By Ben Zimmer
Via a court ban, Germany, the nation whose language gave the company Uber its name, has tripped up the ride-sharing service.
This week, the ride-sharing company Uber Technologies Inc. faced a ban on one of its services in the very country to which the company owes its name: Germany.
The Uber app and logo on mobile displays. Germany, the nation whose language gave the company Uber its name, has tripped up the ride-sharing service.
When a Frankfurt court ruled that Uber couldn’t legally run its UberPop service, which connects potential passengers with drivers lacking commercial licenses, many observers took note of the linguistic irony.
Uber’s name comes from the German word über, meaning “over, above,” which also appears as a prefix, as in Friedrich Nietzsche’s Übermensch, translated by George Bernard Shaw as “Superman.”
Thanks to Übermensch, the über- prefix has spread into English as well, frequently losing its umlaut along the way. Attaching “uber-” to a word suggests that something is a transcendent or superlative example of its kind. Indeed, Uber began as UberCab in 2009, before cease-and-desist orders in its hometown of San Francisco encouraged the company to rebrand itself to avoid the appearance that it was marketing itself as a taxicab company.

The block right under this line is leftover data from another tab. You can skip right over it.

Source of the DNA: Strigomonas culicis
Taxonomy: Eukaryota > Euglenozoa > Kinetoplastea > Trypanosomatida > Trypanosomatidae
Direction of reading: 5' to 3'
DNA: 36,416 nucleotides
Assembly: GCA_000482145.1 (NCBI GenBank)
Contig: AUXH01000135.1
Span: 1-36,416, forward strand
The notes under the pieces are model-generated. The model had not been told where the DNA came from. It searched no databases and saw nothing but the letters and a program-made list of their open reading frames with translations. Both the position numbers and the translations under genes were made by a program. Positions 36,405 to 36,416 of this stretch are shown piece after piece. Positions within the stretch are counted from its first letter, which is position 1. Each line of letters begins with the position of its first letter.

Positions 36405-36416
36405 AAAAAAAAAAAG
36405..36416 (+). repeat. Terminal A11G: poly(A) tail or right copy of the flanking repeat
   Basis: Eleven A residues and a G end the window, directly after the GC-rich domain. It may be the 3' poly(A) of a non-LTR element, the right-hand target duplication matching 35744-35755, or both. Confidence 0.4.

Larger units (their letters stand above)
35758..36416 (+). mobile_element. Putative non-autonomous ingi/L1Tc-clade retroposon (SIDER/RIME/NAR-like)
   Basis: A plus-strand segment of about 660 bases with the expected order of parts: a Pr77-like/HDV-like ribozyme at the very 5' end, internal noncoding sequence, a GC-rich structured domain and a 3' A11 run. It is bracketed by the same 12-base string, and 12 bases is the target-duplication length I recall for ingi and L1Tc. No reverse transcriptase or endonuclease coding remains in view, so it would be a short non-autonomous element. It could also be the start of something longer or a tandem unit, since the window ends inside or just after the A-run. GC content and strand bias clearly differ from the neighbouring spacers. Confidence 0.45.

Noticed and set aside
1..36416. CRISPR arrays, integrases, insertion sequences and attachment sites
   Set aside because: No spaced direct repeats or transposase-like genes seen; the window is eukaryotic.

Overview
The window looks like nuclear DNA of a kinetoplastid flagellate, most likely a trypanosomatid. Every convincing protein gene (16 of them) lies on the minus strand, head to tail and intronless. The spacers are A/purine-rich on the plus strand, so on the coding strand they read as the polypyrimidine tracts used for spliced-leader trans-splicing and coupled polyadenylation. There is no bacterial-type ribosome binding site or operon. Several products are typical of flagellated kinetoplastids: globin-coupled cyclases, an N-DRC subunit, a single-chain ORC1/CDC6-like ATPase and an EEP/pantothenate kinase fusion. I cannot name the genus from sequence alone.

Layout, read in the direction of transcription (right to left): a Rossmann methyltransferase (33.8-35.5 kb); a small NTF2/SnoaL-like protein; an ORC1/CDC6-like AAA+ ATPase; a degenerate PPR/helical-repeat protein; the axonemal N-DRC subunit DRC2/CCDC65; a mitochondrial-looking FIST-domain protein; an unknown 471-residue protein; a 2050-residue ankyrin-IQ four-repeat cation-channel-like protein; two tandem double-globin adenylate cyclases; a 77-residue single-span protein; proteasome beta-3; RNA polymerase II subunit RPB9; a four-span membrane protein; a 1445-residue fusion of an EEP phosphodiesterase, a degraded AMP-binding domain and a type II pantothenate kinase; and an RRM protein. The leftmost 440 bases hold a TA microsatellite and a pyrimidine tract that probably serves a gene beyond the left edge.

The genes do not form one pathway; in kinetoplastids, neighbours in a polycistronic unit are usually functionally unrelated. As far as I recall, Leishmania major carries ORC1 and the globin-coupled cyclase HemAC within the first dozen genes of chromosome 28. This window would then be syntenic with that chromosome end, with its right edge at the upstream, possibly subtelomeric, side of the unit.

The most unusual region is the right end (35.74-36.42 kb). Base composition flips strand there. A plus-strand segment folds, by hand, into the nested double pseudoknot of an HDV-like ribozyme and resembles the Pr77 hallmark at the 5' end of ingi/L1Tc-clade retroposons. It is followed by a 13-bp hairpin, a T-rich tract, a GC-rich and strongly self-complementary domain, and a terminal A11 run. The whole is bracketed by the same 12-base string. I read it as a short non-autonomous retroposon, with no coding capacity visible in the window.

English already has puffed-up prefixes like “super-,” “hyper-,” “mega-,” and “ultra-,” but starting in the early 1990s, “uber-” has been pressed into service as a slangy alternative. It found popularity among surfers, skaters and snowboarders, who may have been inspired by the Dead Kennedys song “California Über Alles,” a punk take on the nationalist slogan “Deutschland Über Alles” (Germany above all).
“Uber-” has made its way into dictionaries from American Heritage and Merriam-Webster, and the Oxford English Dictionary is drafting an entry as well. According to Katherine Connor Martin, head of U.S. dictionaries at Oxford University Press, evidence from the ’90s onward shows the prefix attaching itself to both nouns (“uber-wimp,” “uber-babe,” “uber-wench”) and adjectives (“uber-hip,” “uber-chic,” “uber-healthy”).
A key popularizer of the prefix was the TV show “Buffy the Vampire Slayer,” which ran from 1997 to 2003. Michael Adams, a professor of English at Indiana University who documented the language of the show in his book “Slayer Slang,” told me that both writers and fans of “Buffy” extended “uber-” in innovative directions.
For example, Buffy used the term “the ubersuck” to refer to “the worst possible thing,” juxtaposing a potentially pretentious-sounding prefix with earthy slang. “The slanginess of ‘suck’ pricks the prefix and deflates it some,” Mr. Adams said.
More recently, “uber” has become a stand-alone adjective meaning “exceedingly great.” As the British scholar Julie Coleman notes in her 2012 book “The Life of Slang,” her students say things like “This party is uber!” But devotees of the company Uber may fear that in Germany, the party (at least for now) is more over than uber.
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